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I call mine Arthur

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I use "box" and "machine" when just talking in everyday speech. If I'm presenting or talking to a group or management then I'll use more appropriate terms "PC", "Server", "Workstation", "Client", etc. based on the scenario of the discussion.

If any of them are acting up then they immediately get termed demon spawn.

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  • Rechner (computer)
  • Kiste (box)
  • Pizzaschachtel (pizza box)
  • Brett (plank, board)

to throw in some foreign language terms. All of them are slang and except (maybe for) "Rechner" I'd not consider them to have a positive attitude

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That would be the 'Console'. Hence the phrase 'Games Console' - the box minus all the peripherals.

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I'd call it PC/Laptop/Server ... depends on what they are shape-wise

Box is a good term to speak with people that is very not used to using computer... a lot easier for them to accept when you told them to "Find the metal box around your desk, a big box with lots of cables coming out of it"

If I'm dealing with other techies, I'd call them the actual machine name "Whats wrong with Titanic? Someone plug it with too many fork?" -- This is when I was working in Uni, and Titanic is one of the Student server, and its fun time when the student get assignment that requires them to use fork().

I call my laptop Chobits :)

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In general, I'll refer to it as a box or a tower (assuming it is, in fact, a tower). However, when trying to talk through with someone less than computer literate, I usually end up with something like this:

Me: "Okay, now look at the front panel of the computer itself and tell me what's lit up."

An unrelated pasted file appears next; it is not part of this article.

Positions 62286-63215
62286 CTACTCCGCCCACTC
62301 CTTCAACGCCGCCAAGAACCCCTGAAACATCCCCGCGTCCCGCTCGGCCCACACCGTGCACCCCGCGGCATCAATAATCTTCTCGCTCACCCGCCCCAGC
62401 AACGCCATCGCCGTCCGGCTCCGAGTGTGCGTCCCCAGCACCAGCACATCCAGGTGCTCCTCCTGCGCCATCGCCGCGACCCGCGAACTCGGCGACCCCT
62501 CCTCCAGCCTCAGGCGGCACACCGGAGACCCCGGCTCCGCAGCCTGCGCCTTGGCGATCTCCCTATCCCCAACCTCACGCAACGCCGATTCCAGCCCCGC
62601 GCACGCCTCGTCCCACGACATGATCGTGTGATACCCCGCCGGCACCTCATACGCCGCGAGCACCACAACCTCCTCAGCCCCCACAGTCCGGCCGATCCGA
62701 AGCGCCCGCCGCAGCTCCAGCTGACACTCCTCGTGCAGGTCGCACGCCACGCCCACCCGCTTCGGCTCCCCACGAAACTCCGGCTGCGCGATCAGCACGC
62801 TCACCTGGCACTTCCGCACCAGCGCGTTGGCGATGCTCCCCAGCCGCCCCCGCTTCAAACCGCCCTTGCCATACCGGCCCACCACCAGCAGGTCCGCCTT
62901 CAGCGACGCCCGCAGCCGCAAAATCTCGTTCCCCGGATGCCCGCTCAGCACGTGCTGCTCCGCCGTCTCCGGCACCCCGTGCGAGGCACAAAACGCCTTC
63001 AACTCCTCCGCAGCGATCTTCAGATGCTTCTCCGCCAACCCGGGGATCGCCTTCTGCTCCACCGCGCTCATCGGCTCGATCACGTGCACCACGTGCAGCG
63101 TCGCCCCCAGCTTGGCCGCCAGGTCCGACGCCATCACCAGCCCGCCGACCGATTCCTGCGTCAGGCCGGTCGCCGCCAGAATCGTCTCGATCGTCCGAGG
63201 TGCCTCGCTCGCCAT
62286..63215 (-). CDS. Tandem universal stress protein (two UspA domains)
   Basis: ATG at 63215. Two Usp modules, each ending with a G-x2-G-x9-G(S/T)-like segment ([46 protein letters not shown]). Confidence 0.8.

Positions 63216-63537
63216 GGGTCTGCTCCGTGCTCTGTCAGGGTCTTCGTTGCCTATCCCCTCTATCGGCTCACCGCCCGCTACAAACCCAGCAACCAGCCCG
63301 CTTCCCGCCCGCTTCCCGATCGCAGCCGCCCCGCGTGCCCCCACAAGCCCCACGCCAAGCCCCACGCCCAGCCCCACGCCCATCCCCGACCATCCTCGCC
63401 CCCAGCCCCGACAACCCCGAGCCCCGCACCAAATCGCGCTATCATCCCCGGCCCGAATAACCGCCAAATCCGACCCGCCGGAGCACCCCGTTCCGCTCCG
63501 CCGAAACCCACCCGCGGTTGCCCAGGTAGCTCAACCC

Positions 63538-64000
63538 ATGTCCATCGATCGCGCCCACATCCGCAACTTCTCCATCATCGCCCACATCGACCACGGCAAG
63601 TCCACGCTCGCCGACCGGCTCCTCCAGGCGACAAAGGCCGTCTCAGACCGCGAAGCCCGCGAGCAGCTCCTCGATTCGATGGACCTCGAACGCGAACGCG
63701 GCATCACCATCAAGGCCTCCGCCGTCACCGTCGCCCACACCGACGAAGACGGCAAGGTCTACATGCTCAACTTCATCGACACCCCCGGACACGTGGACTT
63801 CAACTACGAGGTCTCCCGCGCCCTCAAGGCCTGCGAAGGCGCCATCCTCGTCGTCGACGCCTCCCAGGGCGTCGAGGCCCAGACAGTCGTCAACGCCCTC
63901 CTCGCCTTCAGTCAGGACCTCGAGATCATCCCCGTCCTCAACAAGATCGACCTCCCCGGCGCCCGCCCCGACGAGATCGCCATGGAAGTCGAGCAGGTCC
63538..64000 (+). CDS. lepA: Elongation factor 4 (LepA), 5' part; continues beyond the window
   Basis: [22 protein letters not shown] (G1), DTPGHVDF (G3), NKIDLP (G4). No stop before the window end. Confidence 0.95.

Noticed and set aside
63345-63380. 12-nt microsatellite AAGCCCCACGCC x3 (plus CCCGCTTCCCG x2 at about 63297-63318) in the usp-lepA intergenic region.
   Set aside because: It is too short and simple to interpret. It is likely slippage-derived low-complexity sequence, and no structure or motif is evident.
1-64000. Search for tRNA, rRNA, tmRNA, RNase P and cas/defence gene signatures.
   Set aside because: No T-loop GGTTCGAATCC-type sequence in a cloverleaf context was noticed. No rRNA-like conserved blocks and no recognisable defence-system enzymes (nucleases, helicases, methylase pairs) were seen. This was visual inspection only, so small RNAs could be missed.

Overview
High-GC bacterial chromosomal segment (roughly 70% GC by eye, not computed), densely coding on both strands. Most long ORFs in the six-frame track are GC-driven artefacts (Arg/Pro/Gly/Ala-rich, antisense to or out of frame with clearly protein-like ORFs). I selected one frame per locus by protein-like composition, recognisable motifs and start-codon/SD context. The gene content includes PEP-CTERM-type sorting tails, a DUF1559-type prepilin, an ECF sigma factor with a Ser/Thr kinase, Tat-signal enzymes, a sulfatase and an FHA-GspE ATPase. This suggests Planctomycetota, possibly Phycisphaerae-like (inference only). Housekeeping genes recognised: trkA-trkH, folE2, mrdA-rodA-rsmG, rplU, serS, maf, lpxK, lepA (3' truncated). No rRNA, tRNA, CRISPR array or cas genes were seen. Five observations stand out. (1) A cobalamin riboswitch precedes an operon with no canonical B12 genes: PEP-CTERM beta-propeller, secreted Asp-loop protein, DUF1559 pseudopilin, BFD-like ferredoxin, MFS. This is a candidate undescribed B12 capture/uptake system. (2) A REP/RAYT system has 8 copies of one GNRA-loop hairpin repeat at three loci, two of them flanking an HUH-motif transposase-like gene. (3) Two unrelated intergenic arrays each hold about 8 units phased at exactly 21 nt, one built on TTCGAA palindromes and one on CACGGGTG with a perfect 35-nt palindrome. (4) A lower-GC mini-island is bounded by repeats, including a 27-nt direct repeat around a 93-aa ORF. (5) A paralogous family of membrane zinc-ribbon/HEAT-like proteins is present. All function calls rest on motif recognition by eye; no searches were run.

They: "Do you mean the hard drive?"
Me: "...is that the thing with a front panel?  And a bunch of lights?  That the keyboard plugs into?"
They: "Yeah, the hard drive."
Me: "...sure, why not.  Now look at the front panel of the hard drive and tell me what's lit up."
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I have several computers in my house, which I refer to by various names.

  • Server - an old gaming PC in the basement.
  • Macbook - my work laptop.
  • Laptop - my wife's Dell laptop.
  • HTPC - the media / game system attached to the TV.

But generally speaking, any computer used for work purposes is a "workstation" even if it is a laptop. Any other is usually a "Windows Box". Servers are either instances (EC2), or servers (just about anything else).

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Talking to myself or a fellow sysadmin: If it's a server and I'm in the datacenter(customer site), I'll usually call it a machine(Internal QA/Dev: server). If I'm logged in, I'll usually call it a system. If I'm not, a box. If I'm referring to this particular system among many, a host.

Talking to an end user(QA/Dev): pick one, or use the one they last used. End User, customer site(usually not very tech-savvy): computer.

And it's all very interchangable. So it's one of:

  1. server
  2. machine
  3. system
  4. box
  5. host
  6. computer
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............Shell

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Box (boxen being plural according to The Jargon File), computer, or system is the most technically correct and accurate depending on personal preference and context of use.

Tower, desktop, mini-tower, server, laptop and HTPC all refer to the physical form factor of the computer and can be used to specify the type of case for the computer.

Workstation, HTPC, netbook, Ultrabook (TM) all refer to a specific usage role and related set of hardware specifications.

Case specifically refers to the physical container that holds the motherboard, processor, RAM and other essential components which make up the computer.

A computer does not require or indicate input or output devices such as video displays, printers, keyboards, mice, etc, those are all peripherals as they are not required for the computer to be completely functional (Mainframe and early minicomputers generally did not have most or any of these devices since they were intended to be used for batch processing or, later, remote interactive operation via teletype or video terminals and thus typically included only diagnostic lights and switches to allow the operator to observe basic functions, all input and output was handled by other connected devices).

Some older texts for introducing students to basic computing labeled the box as the "CPU" so this term may still be used despite being technically inaccurate although care must be used to ensure no misunderstandings with more pedantic or technically precise coworkers.

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It's the CPU isn't it?